Topics where respondents indicated a high degree of support include maintaining functional wildlife corridors, maintaining wilderness character, employing visitor use management strategies to address increasing visitation, restoring local populations of species at risk, maintaining sustainable visitor facilities, and working to monitor and mitigate threats from climate change.

The comments on frequently mentioned topics are summarized below. This summary is not intended to be a detailed representation of every view; rather, it is a high-level overview of the most commonly expressed ideas.

What We Heard
... About Ecological Integrity, Conservation and Wildlife

Key ideas expressed on this topic include:

  • Widespread support for protecting the park’s ecological integrity, with Parks Canada encouraged to prioritize the needs of nature over the interests or desires of humans in order to achieve a net improvement in ecological integrity, recovery of species at risk and conservation of native biodiversity.
  • Overwhelming support for maintaining the wilderness character of the park and strictly limiting development in order to protect wildlife habitat and biodiversity.
  • Kootenay National Park is relatively undeveloped compared to neighbouring mountain parks, and this is a valued characteristic that should be maintained.
  • Concern about the impacts of increasing visitation, with recommendations to curtail promotional activity to ease this pressure.
  • The desire for Parks Canada to reduce human-caused noise and light pollution in order to maintain ecological integrity and nature-based experiences.
  • There is strong support for the protection of wildlife corridors and landscape connectivity within and beyond park boundaries, and for maintaining limits to growth, with some respondents wishing to see a reduction of commercial activities and development in the park.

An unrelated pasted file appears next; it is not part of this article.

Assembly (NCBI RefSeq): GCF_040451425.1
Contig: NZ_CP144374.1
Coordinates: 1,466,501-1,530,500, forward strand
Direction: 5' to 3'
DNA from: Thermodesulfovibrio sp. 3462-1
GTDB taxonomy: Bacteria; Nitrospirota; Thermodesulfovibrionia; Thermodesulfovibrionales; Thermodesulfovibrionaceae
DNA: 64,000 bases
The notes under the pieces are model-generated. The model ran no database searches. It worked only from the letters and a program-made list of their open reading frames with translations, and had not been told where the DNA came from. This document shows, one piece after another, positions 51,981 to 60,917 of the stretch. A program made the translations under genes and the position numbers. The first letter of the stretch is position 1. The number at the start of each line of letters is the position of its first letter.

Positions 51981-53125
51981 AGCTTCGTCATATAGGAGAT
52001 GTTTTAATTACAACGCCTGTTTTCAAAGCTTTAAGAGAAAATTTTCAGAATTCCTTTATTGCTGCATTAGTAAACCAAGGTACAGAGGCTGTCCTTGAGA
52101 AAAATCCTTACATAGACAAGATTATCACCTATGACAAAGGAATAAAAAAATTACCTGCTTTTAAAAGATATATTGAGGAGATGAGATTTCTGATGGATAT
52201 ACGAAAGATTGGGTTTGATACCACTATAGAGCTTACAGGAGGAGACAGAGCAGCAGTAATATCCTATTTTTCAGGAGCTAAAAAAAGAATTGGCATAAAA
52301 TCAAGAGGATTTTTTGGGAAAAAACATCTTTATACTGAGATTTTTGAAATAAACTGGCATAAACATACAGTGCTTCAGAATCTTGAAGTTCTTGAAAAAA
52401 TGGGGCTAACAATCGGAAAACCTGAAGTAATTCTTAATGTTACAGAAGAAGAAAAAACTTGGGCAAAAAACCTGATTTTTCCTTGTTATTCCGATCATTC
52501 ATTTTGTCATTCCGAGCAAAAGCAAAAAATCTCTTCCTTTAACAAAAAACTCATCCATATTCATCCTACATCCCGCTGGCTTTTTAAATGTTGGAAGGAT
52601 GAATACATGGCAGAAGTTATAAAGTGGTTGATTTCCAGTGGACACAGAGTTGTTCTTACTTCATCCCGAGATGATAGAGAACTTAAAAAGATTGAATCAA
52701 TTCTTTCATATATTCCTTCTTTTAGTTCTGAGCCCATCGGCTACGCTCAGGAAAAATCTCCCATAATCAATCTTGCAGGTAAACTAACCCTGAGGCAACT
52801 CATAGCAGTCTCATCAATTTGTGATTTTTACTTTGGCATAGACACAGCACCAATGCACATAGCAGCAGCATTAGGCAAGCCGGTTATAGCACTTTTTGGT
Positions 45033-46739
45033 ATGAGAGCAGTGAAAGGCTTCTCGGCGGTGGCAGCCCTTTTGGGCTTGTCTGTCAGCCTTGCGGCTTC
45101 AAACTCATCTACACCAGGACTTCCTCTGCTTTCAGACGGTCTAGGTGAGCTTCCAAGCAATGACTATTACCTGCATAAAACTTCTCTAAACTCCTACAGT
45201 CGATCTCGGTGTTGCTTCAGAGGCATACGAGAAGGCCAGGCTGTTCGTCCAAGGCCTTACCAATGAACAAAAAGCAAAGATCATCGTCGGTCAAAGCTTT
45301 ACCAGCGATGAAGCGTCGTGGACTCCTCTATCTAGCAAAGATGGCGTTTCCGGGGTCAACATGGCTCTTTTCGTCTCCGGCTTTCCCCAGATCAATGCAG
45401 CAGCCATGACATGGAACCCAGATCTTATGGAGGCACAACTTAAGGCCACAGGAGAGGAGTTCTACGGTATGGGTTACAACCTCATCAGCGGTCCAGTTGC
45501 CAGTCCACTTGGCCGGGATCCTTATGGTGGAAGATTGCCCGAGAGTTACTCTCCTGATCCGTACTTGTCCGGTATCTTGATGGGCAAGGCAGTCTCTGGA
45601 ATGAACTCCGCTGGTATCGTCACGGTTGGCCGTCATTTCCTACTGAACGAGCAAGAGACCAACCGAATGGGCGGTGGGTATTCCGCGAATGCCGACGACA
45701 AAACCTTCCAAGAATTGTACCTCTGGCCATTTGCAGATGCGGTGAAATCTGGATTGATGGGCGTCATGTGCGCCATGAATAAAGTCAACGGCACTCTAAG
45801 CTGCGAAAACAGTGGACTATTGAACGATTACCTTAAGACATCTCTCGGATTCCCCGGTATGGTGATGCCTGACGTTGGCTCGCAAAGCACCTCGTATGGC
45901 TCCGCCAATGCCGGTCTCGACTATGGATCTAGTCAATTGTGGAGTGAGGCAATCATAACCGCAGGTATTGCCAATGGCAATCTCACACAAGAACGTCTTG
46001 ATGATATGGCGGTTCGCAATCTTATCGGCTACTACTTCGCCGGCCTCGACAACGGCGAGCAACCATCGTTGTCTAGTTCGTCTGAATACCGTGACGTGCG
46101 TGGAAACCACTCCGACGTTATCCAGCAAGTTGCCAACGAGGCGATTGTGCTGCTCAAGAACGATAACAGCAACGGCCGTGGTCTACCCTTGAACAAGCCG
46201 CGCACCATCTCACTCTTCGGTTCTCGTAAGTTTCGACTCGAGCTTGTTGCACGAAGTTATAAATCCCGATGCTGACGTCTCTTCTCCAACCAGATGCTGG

• There is support for the use of prescribed fires to restore forest ecosystems, although there is some concern related to large-scale burns and the financial resources required to support them. Incorporating Indigenous burning practices into fire management is seen as an important evolution of fire policy, especially as this relates to addressing forest fuel buildup.
  • Parks Canada needs to do more to address perceived negative visitor behaviours through visitor use management strategies, stewardship education and enforcement.
  • Vehicle-related wildlife mortality on Highway 93S is a big concern. There is a perceived lack of speed enforcement on this highway.
  • Increasing use of the Kootenay River by paddlers has raised concerns about potential wildlife disturbance within this corridor and local effects of improper human waste management.
What We Heard
... About Visitor Experience and Visitor Use Management

Key ideas expressed on this topic include:

  • Maintaining access to backcountry opportunities, and repairing backcountry facilities that are in poor condition is a primary concern for many. The Rockwall was noted as the most popular area, where backcountry infrastructure is below standard.  
  • Some respondents asked Parks Canada to recognise and promote the long-distance Great Divide Trail (GDT) concept, and consider the creation of a new camping opportunity for these users below the existing Floe Lake campground.